River stones have been a popular floor covering for bathrooms and dressing rooms for multiple years now. These smooth, rounded stones are frequently installed on sheets and first mortared, then grouted onto the floor. The result is a lot like any mosaic flooring, with the added advantage of the natural appearance of the stones and the way they feel underfoot.
In more recent years, loose river stones have begun to be used in and around the home in much the same way. These are the same stones found on the beaches of Indonesia. The difference is that instead of being mounted onto sheets and mortared into place, they are left loose.
Initially, these types of stones were primarily used in landscaping. More and more homeowners, however, have begun to use them on the floors of their homes. This can provide a more natural looking floor with the same beauty of the stones and the feel under the feet, along with a natural shifting that can be pleasing to the touch and to the eye.
Unfortunately, they do have some drawbacks as well, which many homeowners may not always consider.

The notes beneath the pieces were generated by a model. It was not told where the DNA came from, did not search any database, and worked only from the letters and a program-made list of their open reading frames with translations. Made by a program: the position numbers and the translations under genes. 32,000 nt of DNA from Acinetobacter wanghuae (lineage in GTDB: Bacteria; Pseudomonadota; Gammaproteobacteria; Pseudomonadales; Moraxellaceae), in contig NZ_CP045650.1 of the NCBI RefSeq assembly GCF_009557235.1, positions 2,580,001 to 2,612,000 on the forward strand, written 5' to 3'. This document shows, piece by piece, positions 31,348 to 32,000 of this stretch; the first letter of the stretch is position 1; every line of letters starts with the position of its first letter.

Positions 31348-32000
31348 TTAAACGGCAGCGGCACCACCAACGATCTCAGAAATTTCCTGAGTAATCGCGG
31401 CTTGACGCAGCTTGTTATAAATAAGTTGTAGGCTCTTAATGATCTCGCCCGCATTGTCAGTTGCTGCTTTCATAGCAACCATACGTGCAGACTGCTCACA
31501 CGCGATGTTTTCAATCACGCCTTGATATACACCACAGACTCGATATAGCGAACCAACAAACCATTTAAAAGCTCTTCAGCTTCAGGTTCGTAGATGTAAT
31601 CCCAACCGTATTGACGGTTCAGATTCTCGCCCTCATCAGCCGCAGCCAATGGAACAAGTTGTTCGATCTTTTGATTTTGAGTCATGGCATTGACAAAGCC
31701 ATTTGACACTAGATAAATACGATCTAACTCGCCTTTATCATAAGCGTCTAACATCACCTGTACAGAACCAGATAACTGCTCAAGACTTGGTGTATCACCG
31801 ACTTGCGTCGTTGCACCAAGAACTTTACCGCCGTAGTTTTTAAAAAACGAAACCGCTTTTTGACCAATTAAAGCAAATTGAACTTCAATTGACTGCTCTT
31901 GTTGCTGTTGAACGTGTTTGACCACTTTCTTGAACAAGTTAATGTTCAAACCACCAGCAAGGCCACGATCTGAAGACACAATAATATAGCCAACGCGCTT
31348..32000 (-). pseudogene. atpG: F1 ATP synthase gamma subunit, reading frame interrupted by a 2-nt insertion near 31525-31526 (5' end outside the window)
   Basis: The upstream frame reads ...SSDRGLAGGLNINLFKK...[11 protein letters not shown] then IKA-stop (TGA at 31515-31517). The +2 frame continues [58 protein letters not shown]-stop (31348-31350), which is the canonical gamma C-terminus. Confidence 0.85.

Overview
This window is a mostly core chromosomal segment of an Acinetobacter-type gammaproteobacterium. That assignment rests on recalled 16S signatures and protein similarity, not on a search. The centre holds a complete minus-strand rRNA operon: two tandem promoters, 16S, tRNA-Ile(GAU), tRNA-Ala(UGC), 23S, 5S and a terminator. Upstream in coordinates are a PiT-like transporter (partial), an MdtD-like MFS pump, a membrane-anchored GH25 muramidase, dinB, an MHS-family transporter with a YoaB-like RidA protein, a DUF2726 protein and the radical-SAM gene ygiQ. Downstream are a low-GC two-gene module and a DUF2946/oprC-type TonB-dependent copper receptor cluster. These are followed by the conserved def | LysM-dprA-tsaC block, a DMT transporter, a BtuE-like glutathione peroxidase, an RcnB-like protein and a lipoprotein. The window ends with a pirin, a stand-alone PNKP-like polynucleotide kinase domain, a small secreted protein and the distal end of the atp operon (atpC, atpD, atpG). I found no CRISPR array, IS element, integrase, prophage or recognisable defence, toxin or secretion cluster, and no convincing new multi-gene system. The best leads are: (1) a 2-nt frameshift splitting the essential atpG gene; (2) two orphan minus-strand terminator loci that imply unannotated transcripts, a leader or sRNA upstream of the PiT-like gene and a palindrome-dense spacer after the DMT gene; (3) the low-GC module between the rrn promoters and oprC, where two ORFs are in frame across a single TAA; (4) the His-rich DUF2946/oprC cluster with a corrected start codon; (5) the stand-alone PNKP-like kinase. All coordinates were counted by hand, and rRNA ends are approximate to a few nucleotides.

The fact that the stones shift almost constantly when stepped on means that they’ll need frequent raking to ensure that they contain to cover the floor evenly. And without grout between the stones to help keep moisture out, water can collect beneath them, encouraging mold and the rotting of the subfloor. Therefore, a drainage system should be installed along with the rocks to help prevent this.
Like all natural stones, river rocks should be sealed to help prevent staining. Because the rocks can be shifted and turned over, this makes it more difficult to keep them well sealed and means that the rocks may be subject to stains and other issues over time.
Loose river stones can make an excellent addition to pool decks, gardens, and patios. Take care to consider the care and maintenance required before bringing them indoors.